President Mohamed Mursi headed for the continent yesterday. Amani Maged finds out what's on his agenda
In keeping with the new role of Egypt's political leadership after the 25 January Revolution, President Mohamed Mursi begins a significant visit to Europe where he will visit Belgium and Italy with the aim of attracting more investments to revive the Egyptian economy. The European Union (EU) is Egypt's biggest trading partner with bilateral trade in the range of 23 billion euro. But foreign direct inflows which stood at 4.8 billion euro in 2010 leave a lot to be desired of the 27-member bloc.
The visit, according to Yasser Ali, the official presidential spokesman, aims at attracting international investments to Egypt with the ultimate goal of creating jobs. He said that the president aims at reviving relations between Egypt and the EU and stressing the ability of the political administration to protect and facilitate investment.
The Egyptian delegation during its meetings with the European counterparts will review the steps that Egypt has taken in economic and administrative reform.
Mursi is keen on attracting domestic, other Arab and foreign investment to the Egyptian market to provide job opportunities for new entrants to the labour market as well as the backlog of unemployed youth. Egypt's unemployment rate now stands at around 12 per cent.
In Italy, immediately upon arrival, the president will hold talks with Prime Minister Mario Monti who will be holding a dinner in honour of the president and the accompanying delegation. The dinner will be attended by 80 Egyptian and Italian businessmen and industrialists. The following day Mursi will head a meeting of the Italian Business Council where he will be joined by 40 Egyptian businessmen. This is expected to boost cooperation between the two countries.
According to Mona Wahba, head of the Egyptian Commercial Service office in Rome, Italy's importance lies in the fact that it is Egypt's first trading partner with the EU and second trading partner worldwide. Trade between the two countries amounts to around five billion euro. Furthermore, despite Italy's economic slowdown, it still is keen on investing in Egypt. In fact investment in Egypt, said Wahba, is Italy's way of reviving its own economy.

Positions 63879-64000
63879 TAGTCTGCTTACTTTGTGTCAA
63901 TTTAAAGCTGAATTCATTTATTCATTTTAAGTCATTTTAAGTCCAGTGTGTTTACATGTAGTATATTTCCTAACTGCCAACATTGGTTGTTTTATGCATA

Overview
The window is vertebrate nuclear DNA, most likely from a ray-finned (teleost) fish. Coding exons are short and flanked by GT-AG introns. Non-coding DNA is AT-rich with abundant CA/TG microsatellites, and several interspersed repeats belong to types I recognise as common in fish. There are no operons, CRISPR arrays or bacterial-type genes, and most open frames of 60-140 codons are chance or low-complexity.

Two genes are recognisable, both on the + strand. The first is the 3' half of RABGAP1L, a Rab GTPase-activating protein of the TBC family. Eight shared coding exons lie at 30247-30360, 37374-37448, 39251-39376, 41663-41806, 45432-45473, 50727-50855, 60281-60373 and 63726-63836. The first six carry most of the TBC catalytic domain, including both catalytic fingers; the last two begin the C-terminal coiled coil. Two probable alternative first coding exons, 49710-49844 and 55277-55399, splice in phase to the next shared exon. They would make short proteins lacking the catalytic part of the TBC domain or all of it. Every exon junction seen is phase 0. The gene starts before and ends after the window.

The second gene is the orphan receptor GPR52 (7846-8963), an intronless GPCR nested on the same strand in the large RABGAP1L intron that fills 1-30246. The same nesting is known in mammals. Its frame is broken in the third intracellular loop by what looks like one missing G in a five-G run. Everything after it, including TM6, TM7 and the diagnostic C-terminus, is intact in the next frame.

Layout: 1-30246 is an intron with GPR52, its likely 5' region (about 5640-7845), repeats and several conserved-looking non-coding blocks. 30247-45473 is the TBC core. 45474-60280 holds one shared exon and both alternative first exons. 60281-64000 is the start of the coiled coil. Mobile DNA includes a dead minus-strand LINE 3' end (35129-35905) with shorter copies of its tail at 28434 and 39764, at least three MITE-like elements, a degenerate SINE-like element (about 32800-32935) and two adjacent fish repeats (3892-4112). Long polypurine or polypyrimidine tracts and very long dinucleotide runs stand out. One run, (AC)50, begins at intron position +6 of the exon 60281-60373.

"For Italian investors, especially the small and medium enterprises, Egypt is a cheap location where they can expand their business, especially since it is a market they are already familiar with," said Wahba adding, "the renewed political stability is now encouraging Italian investors to come back to Egypt."
Italian investment stands at 1.1 billion euro. According to Wahba, the coming period will see new investments between the two countries in renewable energy, technical training, tourism, industry and building materials, agricultural reclamation and the environment, in addition to pre-existing cooperation in agricultural exports. In this regard, Wahba said that the high-speed shipping line between Egyptian and Italian ports which had come to a halt following the revolution will be resumed.
Italy was one of the first countries to forgive Egypt's debt. Following the revolution in January 2011 it signed a debt swap agreement for the sum of 77 million euro.
Among the ideas that will be discussed in Italy and Belgium is the Renaissance Plan, which was an essential part of the president's electoral campaign. The plan involves the attraction of $200 billion in new investments to huge projects in the area of infrastructure and others.
Mursi's European visit follows in the footsteps of his trip to China and Iran, and earlier Ethiopia and his continuous meetings in Egypt with foreign investors, all with the aim of reviving the Egyptian economy which has been weighed down by a slowdown since the outbreak of the revolution in 2011. Egypt's economy grew at around two per cent in 2011/12.
Besides his travels President Mursi has been in and out of meetings for the past 10 days. This week he met with a 50-member strong Saudi business delegation to discuss new investments as well as resolving outstanding problems. He also met Qatari officials who have pledged investment in the range of $18 billion. And he met with a huge delegation of US investors to reassure them about Egypt's keenness on creating a suitable environment for the private sector.
And his visit to Ethiopia in mid-July revealed Egypt's keenness to improve ties with African countries that share Nile waters. In heading to China, the Egyptian leadership gave an unmistakable sign that the aim is to get the technology that can be useful to Egypt's economy and not to inundate the Egyptian market with low quality products or to open new channels of loans and grants.